What are the factors that have influenced individual music therapists' professional identity and have those factors impacted on their practice and the field as a whole in New Zealand?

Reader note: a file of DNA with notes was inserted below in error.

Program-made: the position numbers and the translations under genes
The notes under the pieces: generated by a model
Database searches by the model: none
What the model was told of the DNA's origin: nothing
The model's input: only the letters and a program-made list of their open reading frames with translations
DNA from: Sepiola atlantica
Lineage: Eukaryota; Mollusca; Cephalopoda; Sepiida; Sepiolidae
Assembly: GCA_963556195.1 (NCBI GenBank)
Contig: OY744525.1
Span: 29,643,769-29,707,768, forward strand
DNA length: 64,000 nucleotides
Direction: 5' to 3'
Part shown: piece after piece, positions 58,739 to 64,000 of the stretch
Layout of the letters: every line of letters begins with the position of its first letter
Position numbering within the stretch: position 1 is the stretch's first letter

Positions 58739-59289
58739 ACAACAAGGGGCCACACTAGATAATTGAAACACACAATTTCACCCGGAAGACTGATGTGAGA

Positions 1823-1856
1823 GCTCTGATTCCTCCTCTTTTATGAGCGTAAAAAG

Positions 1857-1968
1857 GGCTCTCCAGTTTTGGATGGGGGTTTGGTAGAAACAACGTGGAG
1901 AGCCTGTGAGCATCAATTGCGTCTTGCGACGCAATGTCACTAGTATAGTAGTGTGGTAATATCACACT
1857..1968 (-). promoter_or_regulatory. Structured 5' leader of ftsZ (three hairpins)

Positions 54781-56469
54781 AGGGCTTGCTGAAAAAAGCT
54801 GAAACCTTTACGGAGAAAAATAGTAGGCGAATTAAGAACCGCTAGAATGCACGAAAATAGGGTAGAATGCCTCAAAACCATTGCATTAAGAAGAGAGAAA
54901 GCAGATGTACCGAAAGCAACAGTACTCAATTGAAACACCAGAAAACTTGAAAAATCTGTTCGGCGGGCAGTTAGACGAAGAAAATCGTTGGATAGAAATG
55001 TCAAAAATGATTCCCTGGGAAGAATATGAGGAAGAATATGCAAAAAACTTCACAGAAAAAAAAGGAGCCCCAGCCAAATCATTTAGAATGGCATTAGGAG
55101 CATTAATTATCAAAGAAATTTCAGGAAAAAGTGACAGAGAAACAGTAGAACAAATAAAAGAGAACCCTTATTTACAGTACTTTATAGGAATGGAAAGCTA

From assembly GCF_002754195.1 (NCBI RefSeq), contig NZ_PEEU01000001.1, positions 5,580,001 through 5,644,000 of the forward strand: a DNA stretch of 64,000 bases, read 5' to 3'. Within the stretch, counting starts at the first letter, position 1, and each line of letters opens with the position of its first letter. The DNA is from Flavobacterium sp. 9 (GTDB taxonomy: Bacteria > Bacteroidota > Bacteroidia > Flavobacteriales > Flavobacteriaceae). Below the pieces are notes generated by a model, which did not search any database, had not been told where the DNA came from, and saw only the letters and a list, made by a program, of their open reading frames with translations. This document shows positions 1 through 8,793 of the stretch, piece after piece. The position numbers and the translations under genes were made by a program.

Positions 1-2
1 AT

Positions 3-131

The purpose of this research project is to investigate the factors that influence individual music therapists’ professional identities in New Zealand over time and whether these factors impacted on their practice and the field as a whole in New Zealand. Professional identity is a multi-dimensional process that develops over time and is underpinned by the concepts of personal and social identity. For music therapists, this process is also interconnected with the ongoing shaping of the boundaries of the music therapy profession. A qualitative case study methodology was employed. Nine music therapists who had over five year’s clinical experience in New Zealand were engaged in open-ended interviews and a process of thematic analysis was used to generate the findings from verbatim transcriptions of each interview. An overarching category and three core themes relating to personal, profession-specific individual and collective features of identity have emerged as influences on the individual music therapists’ professional identities. The overarching category is to be validated by others. The three core themes are to i) feel a sense of professional competence, ii) experience direct or indirect reciprocal communication with other music therapists, and iii) develop an ability to adapt and manage change in response to new conditions or client need. Within the overarching category and core themes are an overlapping interplay of subsidiary themes that hold different levels of salience for each music therapist and reflect the dynamic, interwoven nature of professional identity. All but one of the participants in this study had trained overseas. Now working in New Zealand as experienced practitioners, it is clear they would have had a significant international influence on the music therapy community in this country. In future it would be interesting to explore how the professional identity of music therapists in New Zealand might have changed as more locally trained music therapists become experienced practitioners. The results of this study also draw attention to the presence and value of supervision within the New Zealand community of music therapists; an individual sense of belonging to a professional group that holds common values and norms, shared approaches and theories; and the strength of the participant’s own musical identity. Music is a key distinguishing factor in the professional identity of music therapists, and the primary modality that they use in their clinical practice. However, that it was rarely used as a method of supervision for music therapists’ in this study seemed significant. The results suggest that a stronger and more expansive awareness of professional identity can potentially be developed through reflection upon the influences on identity, and can consequently positively influence clinical practice.